“I completely understand, my dear fellow,” said his visitor, his bland, square features turning ruddy from the heat. “But I fear it is rather beyond you. This isn’t a case where just anyone will do. England expects, and all that: just now, England expects of you. In this instance, I am very much afraid that your qualifications require you to return to field-work. It is very important. I cannot stress that enough.” He sighed.
“How important?” Fleming asked with an innocence that hid his purpose. “You keep hinting but you tell me very little. Don’t, for God’s sake, ask me to take your word for it, or accept what you say on trust. I’m not still wet behind the ears, you know. Explain what you mean by important.”
“Important enough that you will have authorization to kill if necessary,” said his guest, the gesture of his hand showing off his signet ring as if the mythical beast on it was adding its support. “This is no minor matter, Fleming. It is, in truth, deadly earnest. You must be prepared to kill when you take on this assignment. I have been given leave to grant you the protection of the authorization. In fact, I have the authorization for using deadly force with me.”
“You mean what they’re calling a license to kill?” Fleming asked, expecting an answer in the negative.
“Yes,” said his guest flatly, repeating, “We are in earnest, Fleming.”
“Good Lord,” said Fleming, doing his utmost to conceal his shock. “This must be of the first order of—”
“Yes, yes,” said his guest, making a gesture to show his determination to go on. “It won’t take long, and then it will be all over, unless the bloody Americans try to muck about. You never can tell how they’ll jump these days. You’ll have to deal with them as you think best when you’re in their country, as you will have to be. They could bring undue attention to this mission, if they get wind of it before we’re ready. Not much chance of that, though. President Truman wants to get rid of intelligence gathering as much as possible—that CIG bureau of his is hardly up to the job—and that maniac Hoover wants all such agencies under his control. So long as they bicker, we should not have to dodge them.”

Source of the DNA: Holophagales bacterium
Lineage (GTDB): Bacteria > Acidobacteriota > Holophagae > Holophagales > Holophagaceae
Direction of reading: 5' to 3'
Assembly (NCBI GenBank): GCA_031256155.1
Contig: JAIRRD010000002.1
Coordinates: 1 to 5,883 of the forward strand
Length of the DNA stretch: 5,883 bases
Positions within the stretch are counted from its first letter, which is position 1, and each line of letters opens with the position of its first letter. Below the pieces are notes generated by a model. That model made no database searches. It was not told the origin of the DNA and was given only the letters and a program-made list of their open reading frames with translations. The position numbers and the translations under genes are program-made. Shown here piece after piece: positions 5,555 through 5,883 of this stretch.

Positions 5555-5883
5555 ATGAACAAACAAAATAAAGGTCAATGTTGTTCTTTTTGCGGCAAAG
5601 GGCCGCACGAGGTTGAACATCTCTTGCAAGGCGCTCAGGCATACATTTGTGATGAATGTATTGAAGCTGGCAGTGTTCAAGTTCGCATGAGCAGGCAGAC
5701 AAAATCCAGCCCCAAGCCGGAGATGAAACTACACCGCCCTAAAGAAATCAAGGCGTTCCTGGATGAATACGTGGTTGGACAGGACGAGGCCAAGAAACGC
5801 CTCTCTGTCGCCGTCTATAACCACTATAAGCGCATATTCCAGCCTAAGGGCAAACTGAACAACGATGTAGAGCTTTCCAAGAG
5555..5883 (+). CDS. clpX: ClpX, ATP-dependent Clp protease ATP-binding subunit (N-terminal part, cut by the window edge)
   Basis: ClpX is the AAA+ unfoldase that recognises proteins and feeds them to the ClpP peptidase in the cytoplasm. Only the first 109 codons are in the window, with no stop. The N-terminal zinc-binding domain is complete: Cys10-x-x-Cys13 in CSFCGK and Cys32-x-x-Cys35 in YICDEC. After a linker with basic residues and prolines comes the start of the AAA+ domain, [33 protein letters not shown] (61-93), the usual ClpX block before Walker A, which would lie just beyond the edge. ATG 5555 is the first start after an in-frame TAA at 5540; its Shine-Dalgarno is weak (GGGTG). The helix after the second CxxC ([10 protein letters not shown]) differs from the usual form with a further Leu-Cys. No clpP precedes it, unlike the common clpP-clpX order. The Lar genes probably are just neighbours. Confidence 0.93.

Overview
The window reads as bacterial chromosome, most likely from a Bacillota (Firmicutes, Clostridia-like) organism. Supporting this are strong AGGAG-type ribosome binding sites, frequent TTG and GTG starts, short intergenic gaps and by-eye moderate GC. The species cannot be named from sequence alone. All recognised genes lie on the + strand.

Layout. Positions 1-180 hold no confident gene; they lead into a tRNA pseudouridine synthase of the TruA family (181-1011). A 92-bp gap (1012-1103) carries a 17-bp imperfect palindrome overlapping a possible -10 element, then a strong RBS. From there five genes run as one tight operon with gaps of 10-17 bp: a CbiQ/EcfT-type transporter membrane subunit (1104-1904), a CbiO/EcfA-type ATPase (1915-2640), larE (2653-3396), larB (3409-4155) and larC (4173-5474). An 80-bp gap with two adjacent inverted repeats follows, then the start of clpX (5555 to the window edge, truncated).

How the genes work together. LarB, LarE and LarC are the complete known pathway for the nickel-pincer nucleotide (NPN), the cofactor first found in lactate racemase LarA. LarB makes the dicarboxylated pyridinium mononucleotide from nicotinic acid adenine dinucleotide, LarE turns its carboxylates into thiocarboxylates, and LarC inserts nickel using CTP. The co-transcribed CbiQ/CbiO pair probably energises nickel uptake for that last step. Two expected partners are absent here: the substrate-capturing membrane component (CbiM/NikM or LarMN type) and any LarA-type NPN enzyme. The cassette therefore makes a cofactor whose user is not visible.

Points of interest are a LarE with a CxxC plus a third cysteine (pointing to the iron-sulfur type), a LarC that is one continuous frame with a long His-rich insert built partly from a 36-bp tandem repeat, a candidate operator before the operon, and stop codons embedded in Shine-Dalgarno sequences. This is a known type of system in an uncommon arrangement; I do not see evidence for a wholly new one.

“And why would I have to go to America?” Fleming asked.
“It seems some of the problem is centered in America. So you will have to visit there. If you can deal with them.” The flare of his guest’s nostrils suggested that he could not.
“They did their part,” said Fleming, giving credit where it was due. “It would have been difficult without them. You cannot deny that.”
“That they did, but tardily. And now it’s time they leave the field to the experts. Besides, these are British secrets being compromised. The Americans should stay well out of it. It’s too delicate for their style of espionage.” There was a hard glint in the visitor’s eyes.
“We didn’t despise them eight years ago,” Fleming pointed out, mischief in his attitude. “We asked them for their help, as I recall.”
His guest nodded slowly. “Well, that was different. And I must say, General Donovan did well enough during the War, all full of sneakiness and derring-do; it appealed to his sense of heroism, I believe. He had excellent men, and women, working for him, I’ll say that. He needed all the exuberance he could engender during the War, but this is different. The business of covert missions has no place for so reckless a man as he.”
“I couldn’t help but like him,” said Fleming, smiling slightly as he put out his cigarette. “Only met him briefly, of course, but he struck me as too enthusiastic. Rather like a very clever, dead-set hunting dog—thoroughly American, when you look at western films. Still, I take your meaning. His—um—cowboy hero approach to dealing with certain sorts of actions is ham-handed.” He studied his guest over the rim of his glass, thinking that this Whitehall bureaucrat was not as engaging as General Donovan had been.